Wayne County, West Virginia Execution

When researching for this week’s article, I came across a fact that, to be honest, shocked me a bit, in the entire history of Wayne County, West Virginia, there has only been one sanctioned execution in our history. This is not to say there wasn’t an “eye for an eye” justice, or vigilante justice throughout our history, but only once has a court of law in our county carried out a proper execution. When combing through the newspaper archives with the West Virginia Division of Culture and History, I found a few accounts of the event, the most detailed being from our very own Wayne County News in the February 7, 1924 edition.
Laban T. Walker was a young man born in Catlettsburg and was left by his father at birth. Being raised by his mother was so taboo at the time that he caught endless amounts of grief from his classmates according to multiple accounts. His mother, fearing she would raise a coward, decided to gift the boy two weapons in his early teens, a knife and 22 calibur pistol. According to eye-witness Kinsey B. Lewis, his mother told him to “shoot and cut your way out” of any scrapes he got into. With his background and upbringing, it is little wonder that Waker was a violent young man who tended to settle his disagreements with his fists, or worse.
On August 21, 1878, Walker was out with friends for a day, enjoying the sun at Virginia Point. While at the Point, an altercation between Walker and Patrick Nolan. Following his Mother’s advice, Walker decided to shoot his way out of the situation, killing Nolan on the spot. Walker fled across the Ohio River but was quickly caught later that night. Walker lingered in the criminal justice system for over a year, finally being found guilty of murder and sentenced to hang.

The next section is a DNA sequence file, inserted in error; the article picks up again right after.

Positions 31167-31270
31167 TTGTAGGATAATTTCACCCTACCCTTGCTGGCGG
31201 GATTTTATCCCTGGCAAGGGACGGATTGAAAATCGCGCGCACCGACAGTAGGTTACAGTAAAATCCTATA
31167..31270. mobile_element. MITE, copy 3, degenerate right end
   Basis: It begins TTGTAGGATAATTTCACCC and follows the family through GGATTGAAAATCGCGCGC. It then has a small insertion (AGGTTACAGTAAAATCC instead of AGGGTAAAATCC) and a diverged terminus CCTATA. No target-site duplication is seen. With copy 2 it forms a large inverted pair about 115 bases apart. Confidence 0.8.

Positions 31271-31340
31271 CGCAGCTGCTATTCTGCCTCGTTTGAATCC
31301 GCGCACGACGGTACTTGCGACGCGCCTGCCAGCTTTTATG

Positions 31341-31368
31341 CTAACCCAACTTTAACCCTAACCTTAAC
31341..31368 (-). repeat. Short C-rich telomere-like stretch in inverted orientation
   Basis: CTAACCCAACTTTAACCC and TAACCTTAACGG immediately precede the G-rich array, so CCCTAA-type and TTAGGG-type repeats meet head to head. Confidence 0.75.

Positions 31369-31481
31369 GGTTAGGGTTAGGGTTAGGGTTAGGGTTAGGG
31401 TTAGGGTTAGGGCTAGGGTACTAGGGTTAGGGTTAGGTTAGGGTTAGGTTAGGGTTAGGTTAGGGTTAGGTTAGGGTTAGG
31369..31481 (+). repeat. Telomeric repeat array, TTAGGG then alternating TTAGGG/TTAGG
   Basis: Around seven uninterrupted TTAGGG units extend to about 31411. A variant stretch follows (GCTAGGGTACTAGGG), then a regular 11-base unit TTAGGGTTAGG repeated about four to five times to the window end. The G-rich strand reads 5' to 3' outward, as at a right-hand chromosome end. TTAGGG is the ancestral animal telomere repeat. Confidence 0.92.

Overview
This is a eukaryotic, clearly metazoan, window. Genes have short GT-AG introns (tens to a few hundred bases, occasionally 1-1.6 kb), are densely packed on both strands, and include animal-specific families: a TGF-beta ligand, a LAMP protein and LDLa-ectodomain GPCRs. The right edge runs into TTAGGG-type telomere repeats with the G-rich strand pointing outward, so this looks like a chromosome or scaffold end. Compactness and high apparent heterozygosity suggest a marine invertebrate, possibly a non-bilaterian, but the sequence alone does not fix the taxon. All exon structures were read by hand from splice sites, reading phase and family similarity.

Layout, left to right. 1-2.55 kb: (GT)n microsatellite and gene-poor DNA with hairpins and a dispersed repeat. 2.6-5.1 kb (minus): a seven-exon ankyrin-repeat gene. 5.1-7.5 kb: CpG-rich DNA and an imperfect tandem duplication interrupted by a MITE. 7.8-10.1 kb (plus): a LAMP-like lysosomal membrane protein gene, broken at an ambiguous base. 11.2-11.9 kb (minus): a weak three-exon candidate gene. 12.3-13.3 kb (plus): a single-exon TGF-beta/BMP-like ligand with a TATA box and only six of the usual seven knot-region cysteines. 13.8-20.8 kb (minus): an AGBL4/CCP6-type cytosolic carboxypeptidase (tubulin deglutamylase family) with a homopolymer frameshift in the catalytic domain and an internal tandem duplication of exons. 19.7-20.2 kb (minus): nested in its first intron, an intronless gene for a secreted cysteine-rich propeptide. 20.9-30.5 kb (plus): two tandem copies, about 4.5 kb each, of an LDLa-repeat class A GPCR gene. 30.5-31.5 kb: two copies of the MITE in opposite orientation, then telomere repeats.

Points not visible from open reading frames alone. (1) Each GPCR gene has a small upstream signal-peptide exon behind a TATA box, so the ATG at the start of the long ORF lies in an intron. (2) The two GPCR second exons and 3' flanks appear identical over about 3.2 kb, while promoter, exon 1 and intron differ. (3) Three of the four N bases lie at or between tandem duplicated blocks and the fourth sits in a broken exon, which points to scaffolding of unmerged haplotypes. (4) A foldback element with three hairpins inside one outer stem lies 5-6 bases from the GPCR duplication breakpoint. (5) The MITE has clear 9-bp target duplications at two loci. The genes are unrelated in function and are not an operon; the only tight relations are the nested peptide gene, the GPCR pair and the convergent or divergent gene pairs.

The date of the hanging was set for November 28, 1879. Between seven and ten thousand people congregated at Wayne to watch the spectacle. Fistfights and arguments erupted throughout the foggy, dreary day as the crowd impatiently awaited their main event. Finally, at 2 p.m. Walker was led from the Wayne jail and ascended the scaffold; his last words were “OH! I don’t wanna go up those!” Referring to the steps of the gallows. The black hood r55was placed over his head, and as an eye witness stated, “so ends the life of a human being in the vigor and health of manhood.”

Published by TheOddPast by Matthew A. Perry

Writer, teacher, broadcaster, and podcaster from West Virginia. I write about and discuss the wacky and weird side of history on my website www.theoddpast.com and my podcast "The Odd Past Podcast" available everywhere

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